Seven Steps to Prepare for Retirement

September 16, 2008
William B. Howard, Jr, ChFC, CFP

Physician's Money Digest, July15 2003, Volume 10, Issue 13

In today's economic environment, some physician-investors are finding themselves in a seriousretirement funding debacle. In mostinstances, it's around the 5- to 10-year windowwhen the panic button goes off and people askthemselves: Can I retire? Physicians can put theirminds at ease by establishing a clearretirement agenda. The following are 7simple steps to point you in the rightdirection in preparing for retirement:

1. Stop and take a look at the bigpicture. Recognize that a successfulretirement doesn't just happen; youhave to do your part. Examine allaspects of your financial health. A thoroughfiscal exam is mandatory. You needto know where you stand today beforeyou can begin planning for tomorrow.

2. Define your goals. Afteryou've taken a good look at where youare financially, ask yourself what you'dlike tomorrow to hold for you.Categorize these projections intoshort-, intermediate-, and long-termgoals. Prioritize goals based on theirimportance to your retirement. Thenexamine your goals to see if they'reachievable. You may need to revise and condensesome of them based on more realistic expectations.A period of 5 to 10 years is adequate timeto achieve many of your goals and objectives.

3. Create a budget. Your budget shouldallow you to save appropriate levels of funds forretirement purposes. This will probably changeyour lifestyle, and there's no doubt it will be difficult to adhere to. However, if you want toimprove your retirement situation, it will takechanges to achieve realistic expectations.

4. Improve your income stream andincrease your savings. If your goals and budgetseem well aligned, you probably won't needto alter your present situation. But if you findthat your goals and budget aren't quite the blissfulmarriage you had hoped for, you may need tomake some adjustments. This can be accomplishedby planning on working pastage 65, or finding a better-paying jobwith enhanced retirement benefits.

Additional income is an importantvariable that you have control over,and that can have a tremendous effecton your retirement circumstances. Beaware of Social Security benefits thatwill be paid to you at the time of yourretirement. They are also important inthe overall analysis and can make a differencein how much you're able tospend annually.

5. Invest prudently. Recognize thatyou have a long-term time horizon (ie,your life expectancy). So, your first priorityneeds to be protecting the assetsyou currently have from inflation anddramatic fluctuations. Your portfolioshould be properly diversified using anasset allocation strategy consisting ofcash, bonds, and stocks. Your asset allocation strategyshould be based on what goals you're trying toaccomplish and how much risk you can tolerate.Now is not the time to invest in extremely riskyventures to try to capture large returns. Conversely,being too conservative will probably limit theamount of income you have during retirement.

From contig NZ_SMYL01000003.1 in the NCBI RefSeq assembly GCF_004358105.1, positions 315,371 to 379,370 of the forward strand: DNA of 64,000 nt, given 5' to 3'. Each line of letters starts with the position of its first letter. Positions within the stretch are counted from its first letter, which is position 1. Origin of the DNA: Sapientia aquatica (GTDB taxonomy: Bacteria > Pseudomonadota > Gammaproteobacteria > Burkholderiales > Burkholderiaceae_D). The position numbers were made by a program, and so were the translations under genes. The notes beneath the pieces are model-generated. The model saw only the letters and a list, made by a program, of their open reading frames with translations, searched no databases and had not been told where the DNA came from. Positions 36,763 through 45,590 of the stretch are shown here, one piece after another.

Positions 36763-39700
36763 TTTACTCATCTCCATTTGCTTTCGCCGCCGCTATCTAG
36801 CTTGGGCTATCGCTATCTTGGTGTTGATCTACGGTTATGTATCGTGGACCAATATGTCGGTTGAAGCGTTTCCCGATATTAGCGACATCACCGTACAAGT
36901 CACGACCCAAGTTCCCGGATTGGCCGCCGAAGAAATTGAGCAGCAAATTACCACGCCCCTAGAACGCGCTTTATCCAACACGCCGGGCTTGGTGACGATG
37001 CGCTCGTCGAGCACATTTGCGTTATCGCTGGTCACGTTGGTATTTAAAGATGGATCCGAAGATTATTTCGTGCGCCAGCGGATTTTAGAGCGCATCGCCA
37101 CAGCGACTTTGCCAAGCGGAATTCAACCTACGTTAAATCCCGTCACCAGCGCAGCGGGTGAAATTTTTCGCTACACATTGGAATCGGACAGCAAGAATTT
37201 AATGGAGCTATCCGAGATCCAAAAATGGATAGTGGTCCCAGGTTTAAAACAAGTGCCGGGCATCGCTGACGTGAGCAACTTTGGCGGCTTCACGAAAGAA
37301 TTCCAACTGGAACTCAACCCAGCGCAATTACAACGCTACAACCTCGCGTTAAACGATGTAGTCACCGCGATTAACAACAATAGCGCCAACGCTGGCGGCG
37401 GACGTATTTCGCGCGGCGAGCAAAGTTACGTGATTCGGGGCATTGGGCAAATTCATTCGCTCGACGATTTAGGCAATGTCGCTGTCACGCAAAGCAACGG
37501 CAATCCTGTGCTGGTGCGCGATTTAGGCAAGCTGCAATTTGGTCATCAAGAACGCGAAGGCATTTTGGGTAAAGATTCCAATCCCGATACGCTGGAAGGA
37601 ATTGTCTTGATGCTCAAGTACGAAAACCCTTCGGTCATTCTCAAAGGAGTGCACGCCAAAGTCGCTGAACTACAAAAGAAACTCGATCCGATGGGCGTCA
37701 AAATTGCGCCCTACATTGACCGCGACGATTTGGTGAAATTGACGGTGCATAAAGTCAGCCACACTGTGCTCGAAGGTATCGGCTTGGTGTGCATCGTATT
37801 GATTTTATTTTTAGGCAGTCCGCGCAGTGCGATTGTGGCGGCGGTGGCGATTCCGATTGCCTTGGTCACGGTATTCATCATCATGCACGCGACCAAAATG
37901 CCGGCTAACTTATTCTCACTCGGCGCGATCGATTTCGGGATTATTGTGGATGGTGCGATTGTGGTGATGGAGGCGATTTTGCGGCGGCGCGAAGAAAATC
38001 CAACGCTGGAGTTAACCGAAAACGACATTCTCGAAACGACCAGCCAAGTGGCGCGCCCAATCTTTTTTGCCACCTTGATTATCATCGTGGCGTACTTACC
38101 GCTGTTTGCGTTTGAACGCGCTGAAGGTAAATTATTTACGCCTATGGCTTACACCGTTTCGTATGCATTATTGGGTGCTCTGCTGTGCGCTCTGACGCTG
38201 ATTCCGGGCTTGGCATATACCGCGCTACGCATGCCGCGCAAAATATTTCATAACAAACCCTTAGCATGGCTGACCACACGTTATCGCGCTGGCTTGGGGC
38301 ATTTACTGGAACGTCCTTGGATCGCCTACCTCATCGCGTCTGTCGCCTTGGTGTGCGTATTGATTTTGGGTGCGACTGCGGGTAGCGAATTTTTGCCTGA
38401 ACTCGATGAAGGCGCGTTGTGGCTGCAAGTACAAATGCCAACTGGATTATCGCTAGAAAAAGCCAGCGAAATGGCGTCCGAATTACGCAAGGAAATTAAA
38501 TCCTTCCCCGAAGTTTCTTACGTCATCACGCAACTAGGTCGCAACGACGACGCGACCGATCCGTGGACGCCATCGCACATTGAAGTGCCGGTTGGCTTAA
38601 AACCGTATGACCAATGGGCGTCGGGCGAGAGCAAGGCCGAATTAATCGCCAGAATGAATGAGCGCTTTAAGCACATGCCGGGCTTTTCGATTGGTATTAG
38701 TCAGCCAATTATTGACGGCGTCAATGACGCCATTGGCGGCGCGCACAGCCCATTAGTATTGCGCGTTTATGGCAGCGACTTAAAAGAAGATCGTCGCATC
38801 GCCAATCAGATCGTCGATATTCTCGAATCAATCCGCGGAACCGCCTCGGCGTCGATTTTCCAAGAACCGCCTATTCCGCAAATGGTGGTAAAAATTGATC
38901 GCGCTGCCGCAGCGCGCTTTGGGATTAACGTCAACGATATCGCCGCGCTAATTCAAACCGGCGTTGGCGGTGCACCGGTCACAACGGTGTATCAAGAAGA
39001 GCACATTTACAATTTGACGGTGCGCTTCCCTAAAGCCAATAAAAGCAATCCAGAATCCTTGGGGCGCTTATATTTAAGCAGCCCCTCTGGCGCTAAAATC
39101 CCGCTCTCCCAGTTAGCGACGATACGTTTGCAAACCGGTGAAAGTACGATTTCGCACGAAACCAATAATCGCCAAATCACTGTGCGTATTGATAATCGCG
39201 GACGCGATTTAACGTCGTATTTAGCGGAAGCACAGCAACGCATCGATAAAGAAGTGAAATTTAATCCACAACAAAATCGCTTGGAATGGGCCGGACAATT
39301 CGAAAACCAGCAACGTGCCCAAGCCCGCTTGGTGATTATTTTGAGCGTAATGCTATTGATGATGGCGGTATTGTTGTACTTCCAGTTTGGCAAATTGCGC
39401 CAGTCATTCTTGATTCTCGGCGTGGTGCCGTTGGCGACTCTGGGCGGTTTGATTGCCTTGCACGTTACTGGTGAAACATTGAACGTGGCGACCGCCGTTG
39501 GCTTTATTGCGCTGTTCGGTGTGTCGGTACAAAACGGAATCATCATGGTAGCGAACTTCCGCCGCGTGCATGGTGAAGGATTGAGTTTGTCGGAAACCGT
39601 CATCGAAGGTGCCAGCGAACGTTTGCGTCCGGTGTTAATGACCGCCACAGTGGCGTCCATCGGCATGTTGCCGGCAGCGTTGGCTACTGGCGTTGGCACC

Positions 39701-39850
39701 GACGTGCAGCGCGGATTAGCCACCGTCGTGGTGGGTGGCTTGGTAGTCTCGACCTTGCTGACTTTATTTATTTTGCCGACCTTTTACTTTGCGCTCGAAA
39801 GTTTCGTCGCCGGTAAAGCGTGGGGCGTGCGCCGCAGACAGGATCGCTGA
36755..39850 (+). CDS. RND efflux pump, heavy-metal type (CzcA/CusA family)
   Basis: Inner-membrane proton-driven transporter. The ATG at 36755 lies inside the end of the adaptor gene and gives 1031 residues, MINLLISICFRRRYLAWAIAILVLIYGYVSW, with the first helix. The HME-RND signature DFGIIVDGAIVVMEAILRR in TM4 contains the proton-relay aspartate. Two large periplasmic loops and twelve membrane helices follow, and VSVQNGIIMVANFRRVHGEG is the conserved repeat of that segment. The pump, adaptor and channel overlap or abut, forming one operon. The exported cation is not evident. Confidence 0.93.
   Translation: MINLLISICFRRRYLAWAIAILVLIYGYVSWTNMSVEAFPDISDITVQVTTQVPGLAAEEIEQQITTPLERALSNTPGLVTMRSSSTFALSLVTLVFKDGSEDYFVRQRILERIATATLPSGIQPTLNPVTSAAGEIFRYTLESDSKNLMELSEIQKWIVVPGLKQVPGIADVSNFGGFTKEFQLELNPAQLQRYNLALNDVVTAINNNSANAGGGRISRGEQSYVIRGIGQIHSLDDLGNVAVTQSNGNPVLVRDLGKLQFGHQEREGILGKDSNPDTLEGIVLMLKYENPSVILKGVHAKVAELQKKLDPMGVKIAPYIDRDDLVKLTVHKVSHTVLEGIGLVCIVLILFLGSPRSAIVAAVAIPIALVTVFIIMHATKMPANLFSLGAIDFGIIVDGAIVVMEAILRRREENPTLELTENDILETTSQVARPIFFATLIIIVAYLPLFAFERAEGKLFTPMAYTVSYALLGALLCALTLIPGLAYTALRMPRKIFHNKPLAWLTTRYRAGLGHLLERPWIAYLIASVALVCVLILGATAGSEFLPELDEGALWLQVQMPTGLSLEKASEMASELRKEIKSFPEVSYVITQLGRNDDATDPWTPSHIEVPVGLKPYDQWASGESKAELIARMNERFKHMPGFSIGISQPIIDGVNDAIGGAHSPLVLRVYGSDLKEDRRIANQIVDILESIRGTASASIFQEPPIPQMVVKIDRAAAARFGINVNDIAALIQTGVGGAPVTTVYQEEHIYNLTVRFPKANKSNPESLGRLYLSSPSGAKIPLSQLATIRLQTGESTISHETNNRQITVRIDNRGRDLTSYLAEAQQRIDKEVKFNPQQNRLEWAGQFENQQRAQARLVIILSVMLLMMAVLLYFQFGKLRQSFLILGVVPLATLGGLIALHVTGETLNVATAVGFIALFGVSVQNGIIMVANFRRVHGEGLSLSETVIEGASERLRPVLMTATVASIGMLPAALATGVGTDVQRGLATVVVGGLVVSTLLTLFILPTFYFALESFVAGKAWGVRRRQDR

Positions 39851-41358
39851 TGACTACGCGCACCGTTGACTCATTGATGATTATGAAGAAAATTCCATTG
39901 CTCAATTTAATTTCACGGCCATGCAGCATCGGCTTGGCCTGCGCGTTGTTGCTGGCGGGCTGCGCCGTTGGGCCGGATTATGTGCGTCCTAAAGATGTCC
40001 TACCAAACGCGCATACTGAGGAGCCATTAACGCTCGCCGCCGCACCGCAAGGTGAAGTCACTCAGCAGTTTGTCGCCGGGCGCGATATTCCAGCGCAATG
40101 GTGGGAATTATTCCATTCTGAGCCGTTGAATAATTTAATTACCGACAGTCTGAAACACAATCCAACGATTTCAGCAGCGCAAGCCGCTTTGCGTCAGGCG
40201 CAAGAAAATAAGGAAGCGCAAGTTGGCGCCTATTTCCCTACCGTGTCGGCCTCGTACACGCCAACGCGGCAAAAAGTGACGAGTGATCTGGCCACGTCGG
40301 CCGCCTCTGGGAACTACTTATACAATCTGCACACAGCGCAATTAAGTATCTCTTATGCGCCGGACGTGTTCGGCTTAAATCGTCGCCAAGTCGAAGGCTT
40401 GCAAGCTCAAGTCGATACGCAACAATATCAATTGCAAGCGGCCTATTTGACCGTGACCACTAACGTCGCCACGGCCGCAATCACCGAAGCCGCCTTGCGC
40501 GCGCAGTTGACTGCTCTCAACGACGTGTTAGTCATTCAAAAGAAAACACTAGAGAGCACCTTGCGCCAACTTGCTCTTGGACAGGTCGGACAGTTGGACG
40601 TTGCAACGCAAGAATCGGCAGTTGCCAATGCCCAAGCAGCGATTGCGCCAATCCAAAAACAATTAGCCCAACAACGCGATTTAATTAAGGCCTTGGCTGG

6. Examine your insurance policies. Lifeinsurance is typically more expensive as you getolder, so try to keep some of those cheap policiesthat you have had for years. Remember that youcan waste a great amount of money by beingoverinsured. Typically at this stage in your life,you'll want to make sure your surviving spouse hasenough funds to meet their needs throughout theirremaining years. This amount can vary dependingon lifestyle, spending habits, and outstandingdebts. This is also a great time to look at yourestate planning documents to make sure your willsare updated. Consult with a specialist to see if yourestate would benefit from trust protection.

7. Prepare for the act of retirement. Coldfigures are important to get straight, but don'tlose sight of the fact that it's a big period of yourlife that you're preparing to live, in a differentmanner than you're used to.What are you goingto do with all the free time that you'll suddenlyhave? Do you have enough outside interests orhobbies to occupy this free time? What hobbieswould you like to participate in? Can you handlethe routine of not working and the lack of dailysocial interaction? How will your retirementaffect your spouse? What is your spouse's retirementplans? Where are you going to retire? Willyou move to some dream location or stay whereyou are? Do you want to travel?

Of course, many of these questions shouldhave been asked long ago, but time changes youroutlook on life, and it's always prudent to revisitthese issues. The emotional and psychologicalelements of retirement play an important role inthe overall analysis. Nonfinancial issues and yourfinancial well-being should be considered.

These steps are general guidelines that shouldhelp improve most physicians' circumstances. Itwill require focus and diligence, but great stridescan be made, provided that you have ample time.Keep in mind that there are no real solutions fora lack of preparation. Seek the advice of a financialprofessional in your area for a more in-depth,personalized strategy.

William B. Howard, Jr,

is president of William Howard & Co Financial

Advisors Inc, a fee-only investment and financial

planning firm in Memphis,Tenn. He has

23 years of experience working with physicians

and was named 1 of the top 150 advisors by

Medical Economics. He welcomes questions or

comments at 901-761-5068 or whoward@whcfa.com.